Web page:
Windows 10 Gems: Make your door smart with Ring


With these Windows 10 Gem apps

With support from Microsoft

Ring Video Doorbell

Ring Video Doorbell is one of the many new connected devices we have in 2016. The idea is simple: take a doorbell, add a video camera with microphone and throw in some Wi-Fi. The result is a device that can be mounted anywhere and used by anyone in your family on any connected device, including Windows 10 and Windows 10 Mobile.

Because of its usefulness and it availability for Windows 10 (and Windows 10 Mobile in early preview), Ring is our latest featured Gem. Let's find out why you will want to have this simple tool to protect your home and family.

Download Buy at Amazon

What it is and what you get

Ring Video Doorbell on Windows 10 Mobile

Ring is at its core a video doorbell. Someone rings it, and it buzzes your smartphone, PC, or any smart connected device running Windows 10, Windows 10 Mobile and other competing platforms. You can then view who is at your door and even initiate a conversation with them.

While that may sound impressive in and of itself, it may have limited appeal. Luckily, Ring can also double as a motion-detecting security camera for your home.

Running for $199, the Ring Video Doorbell is an all-in-one package that includes the video-cam doorbell and the tools you'll need to mount it (drill bits, level, screws and screwdriver). It's smart and super easy to set up as the company has also made some excellent high-quality videos to walk you through the process.

There is an optional cloud recording service that runs for $3 per month or $30 per year, which is relatively cheap when compared to something like Dropcam. That service lets you save and share Ring alerts and detected motion with others.

How it works

Ring mounts to the base plate via some screws at the bottom, and the whole unit can be either screwed in or attached without screws. In theory, someone could take a screwdriver and remove half of the device from your house, but of course, they'd also be caught on video the whole time. It'd be akin to stealing a security camera.

Ring Video

Ring has an internal battery that is recharged over Micro-USB, hence why you will want to be able to remove it on occasion. Optionally, you can hard-wire Ring into your existing doorbell wiring and it will trickle charge, or you can just mount it as is and use the built-in battery. The battery reportedly lasts up to one year, but of course, that depends on how often it gets used to record. Regardless, you will not have to recharge the unit every week or month, which is what matters if you want a low-maintenance system.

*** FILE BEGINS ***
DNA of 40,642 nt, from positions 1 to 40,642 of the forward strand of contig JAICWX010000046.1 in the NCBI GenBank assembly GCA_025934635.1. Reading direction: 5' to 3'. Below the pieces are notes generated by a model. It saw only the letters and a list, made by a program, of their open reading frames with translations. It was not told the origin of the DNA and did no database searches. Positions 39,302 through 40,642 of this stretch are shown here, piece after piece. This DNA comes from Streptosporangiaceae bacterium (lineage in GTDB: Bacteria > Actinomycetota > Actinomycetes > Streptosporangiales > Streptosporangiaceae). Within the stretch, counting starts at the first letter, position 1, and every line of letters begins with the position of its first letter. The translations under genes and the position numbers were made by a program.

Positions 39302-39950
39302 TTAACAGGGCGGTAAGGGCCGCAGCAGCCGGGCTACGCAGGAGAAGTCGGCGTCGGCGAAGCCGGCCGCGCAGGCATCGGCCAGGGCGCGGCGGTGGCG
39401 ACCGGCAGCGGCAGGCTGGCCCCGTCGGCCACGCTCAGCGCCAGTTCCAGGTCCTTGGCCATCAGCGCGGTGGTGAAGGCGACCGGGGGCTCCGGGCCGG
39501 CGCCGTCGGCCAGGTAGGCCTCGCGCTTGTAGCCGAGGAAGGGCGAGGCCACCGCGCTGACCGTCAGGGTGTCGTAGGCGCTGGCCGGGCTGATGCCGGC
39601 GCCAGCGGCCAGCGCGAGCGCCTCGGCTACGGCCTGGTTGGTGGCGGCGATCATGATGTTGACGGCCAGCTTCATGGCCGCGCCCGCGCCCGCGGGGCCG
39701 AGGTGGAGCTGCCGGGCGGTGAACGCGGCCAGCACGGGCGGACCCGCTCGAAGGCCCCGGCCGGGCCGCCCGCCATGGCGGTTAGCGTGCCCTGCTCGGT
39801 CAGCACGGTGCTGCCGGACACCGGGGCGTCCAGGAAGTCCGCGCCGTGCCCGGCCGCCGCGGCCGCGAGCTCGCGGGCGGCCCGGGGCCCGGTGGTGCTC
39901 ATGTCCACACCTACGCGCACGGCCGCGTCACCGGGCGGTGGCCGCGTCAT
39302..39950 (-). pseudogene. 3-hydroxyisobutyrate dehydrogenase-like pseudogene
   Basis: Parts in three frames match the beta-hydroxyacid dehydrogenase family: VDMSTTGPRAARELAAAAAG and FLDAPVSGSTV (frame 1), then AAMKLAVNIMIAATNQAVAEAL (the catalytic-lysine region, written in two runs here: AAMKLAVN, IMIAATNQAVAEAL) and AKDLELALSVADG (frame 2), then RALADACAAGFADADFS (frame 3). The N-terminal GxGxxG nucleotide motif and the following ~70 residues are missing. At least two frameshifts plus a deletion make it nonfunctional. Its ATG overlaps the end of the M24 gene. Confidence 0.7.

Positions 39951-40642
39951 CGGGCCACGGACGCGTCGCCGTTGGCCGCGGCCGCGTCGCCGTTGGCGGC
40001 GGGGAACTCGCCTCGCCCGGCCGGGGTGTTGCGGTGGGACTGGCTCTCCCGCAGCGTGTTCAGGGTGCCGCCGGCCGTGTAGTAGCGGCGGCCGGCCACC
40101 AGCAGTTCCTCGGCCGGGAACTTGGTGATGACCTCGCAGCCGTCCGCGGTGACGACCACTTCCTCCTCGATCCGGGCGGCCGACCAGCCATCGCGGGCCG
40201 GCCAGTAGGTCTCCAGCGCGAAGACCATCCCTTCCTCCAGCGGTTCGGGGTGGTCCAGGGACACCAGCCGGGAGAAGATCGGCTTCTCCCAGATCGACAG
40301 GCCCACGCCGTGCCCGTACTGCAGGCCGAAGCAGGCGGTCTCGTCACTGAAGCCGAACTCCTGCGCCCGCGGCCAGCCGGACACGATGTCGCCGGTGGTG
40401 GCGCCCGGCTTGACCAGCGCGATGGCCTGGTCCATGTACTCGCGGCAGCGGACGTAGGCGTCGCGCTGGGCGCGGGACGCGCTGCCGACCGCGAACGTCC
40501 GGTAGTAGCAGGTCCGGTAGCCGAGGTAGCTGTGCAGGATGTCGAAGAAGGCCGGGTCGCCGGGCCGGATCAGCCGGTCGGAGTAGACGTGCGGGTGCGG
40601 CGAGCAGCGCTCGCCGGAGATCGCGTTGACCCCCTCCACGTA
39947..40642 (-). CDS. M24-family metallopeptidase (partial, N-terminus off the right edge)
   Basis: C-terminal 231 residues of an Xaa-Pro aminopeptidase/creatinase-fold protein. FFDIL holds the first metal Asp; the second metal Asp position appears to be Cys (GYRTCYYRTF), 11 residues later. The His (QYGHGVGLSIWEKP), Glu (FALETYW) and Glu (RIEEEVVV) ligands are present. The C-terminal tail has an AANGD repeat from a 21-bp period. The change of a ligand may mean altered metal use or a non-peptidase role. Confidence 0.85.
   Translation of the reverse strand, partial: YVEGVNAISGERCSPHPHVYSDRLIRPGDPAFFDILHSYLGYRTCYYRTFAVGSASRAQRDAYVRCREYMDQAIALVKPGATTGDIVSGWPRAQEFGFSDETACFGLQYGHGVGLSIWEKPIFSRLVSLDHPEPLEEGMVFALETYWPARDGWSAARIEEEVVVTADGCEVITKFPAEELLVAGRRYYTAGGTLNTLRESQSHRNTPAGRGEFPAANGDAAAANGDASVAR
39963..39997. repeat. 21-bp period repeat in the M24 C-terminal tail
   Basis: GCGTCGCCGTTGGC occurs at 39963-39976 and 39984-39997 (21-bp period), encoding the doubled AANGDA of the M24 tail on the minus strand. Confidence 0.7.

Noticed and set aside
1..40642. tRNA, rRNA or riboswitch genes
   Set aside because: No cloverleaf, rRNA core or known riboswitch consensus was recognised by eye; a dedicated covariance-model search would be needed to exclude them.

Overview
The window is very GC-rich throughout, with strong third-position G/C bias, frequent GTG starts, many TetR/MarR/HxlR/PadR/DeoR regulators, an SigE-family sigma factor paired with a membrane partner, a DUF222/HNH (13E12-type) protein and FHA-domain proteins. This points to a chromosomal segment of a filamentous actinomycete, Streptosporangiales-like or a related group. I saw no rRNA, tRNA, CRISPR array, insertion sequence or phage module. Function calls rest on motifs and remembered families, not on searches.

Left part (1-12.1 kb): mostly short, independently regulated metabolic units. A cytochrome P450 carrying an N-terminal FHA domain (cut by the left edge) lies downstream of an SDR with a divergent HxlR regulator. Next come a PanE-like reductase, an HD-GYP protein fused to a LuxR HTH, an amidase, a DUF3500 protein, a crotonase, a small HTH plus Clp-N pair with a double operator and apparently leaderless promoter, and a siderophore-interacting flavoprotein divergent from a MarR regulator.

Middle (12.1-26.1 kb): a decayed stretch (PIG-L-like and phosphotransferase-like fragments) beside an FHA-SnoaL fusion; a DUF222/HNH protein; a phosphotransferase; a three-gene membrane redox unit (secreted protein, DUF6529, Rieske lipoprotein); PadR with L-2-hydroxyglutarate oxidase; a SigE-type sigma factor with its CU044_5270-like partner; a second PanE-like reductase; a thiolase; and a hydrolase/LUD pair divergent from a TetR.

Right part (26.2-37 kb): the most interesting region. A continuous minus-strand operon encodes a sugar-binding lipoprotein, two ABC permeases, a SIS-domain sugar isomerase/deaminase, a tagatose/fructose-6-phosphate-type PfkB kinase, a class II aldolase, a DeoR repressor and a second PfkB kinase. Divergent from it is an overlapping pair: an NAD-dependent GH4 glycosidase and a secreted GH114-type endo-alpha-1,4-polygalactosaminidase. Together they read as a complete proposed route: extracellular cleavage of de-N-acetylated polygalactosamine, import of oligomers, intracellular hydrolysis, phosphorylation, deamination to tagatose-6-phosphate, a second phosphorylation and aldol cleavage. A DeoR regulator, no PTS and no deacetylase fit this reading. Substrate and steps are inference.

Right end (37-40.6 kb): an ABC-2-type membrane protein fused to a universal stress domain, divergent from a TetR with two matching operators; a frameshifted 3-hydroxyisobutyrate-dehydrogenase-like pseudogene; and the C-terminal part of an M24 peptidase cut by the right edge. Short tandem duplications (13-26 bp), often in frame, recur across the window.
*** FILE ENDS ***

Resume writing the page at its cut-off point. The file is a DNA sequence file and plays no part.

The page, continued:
The built-in camera records at an admirable 720p and has an impressive 180-degree view. It can even record at night, making it a highly versatile system. Ring also has a built-in speaker and microphone allowing two-way conversation with the person pressing the button. Once pressed that button has a spinning blue LED, which tells you the connection is being initiated. After it connects the ring lights a steady blue.

Setting it up with Windows 10

To use Ring with Windows 10 or Windows 10 Mobile you just hit a small sync button the back of the doorbell and the app walks you through the steps. You set up a free Ring account with your email and password. The setup uses the typical Wi-Fi handoff process where your phone or PC connects directly to the Ring's built-in Wi-Fi, you provide the box with your home network's Wi-Fi password, and then disconnect. From there, Ring will be on your wireless network and ready to go.

Our setup success varied. We had no issue setting it up on our Surface Pro 4 but did have a minor hiccup when using the Dell XPS 15. Likewise, with our Lumia 950 XL we could get Ring to connect to the device, but we had some problems getting to the next step. Luckily, you only need to setup Ring once using any smartphone or PC. While the Ring app is currently available for Windows 10 Mobile, the company considers it an early preview. They're still tidying up some of the connectivity issues, hence our roadblocks in getting Ring set up through our phone. However, once Ring is up and running, the Windows 10 Mobile app works with full notifications and no issues.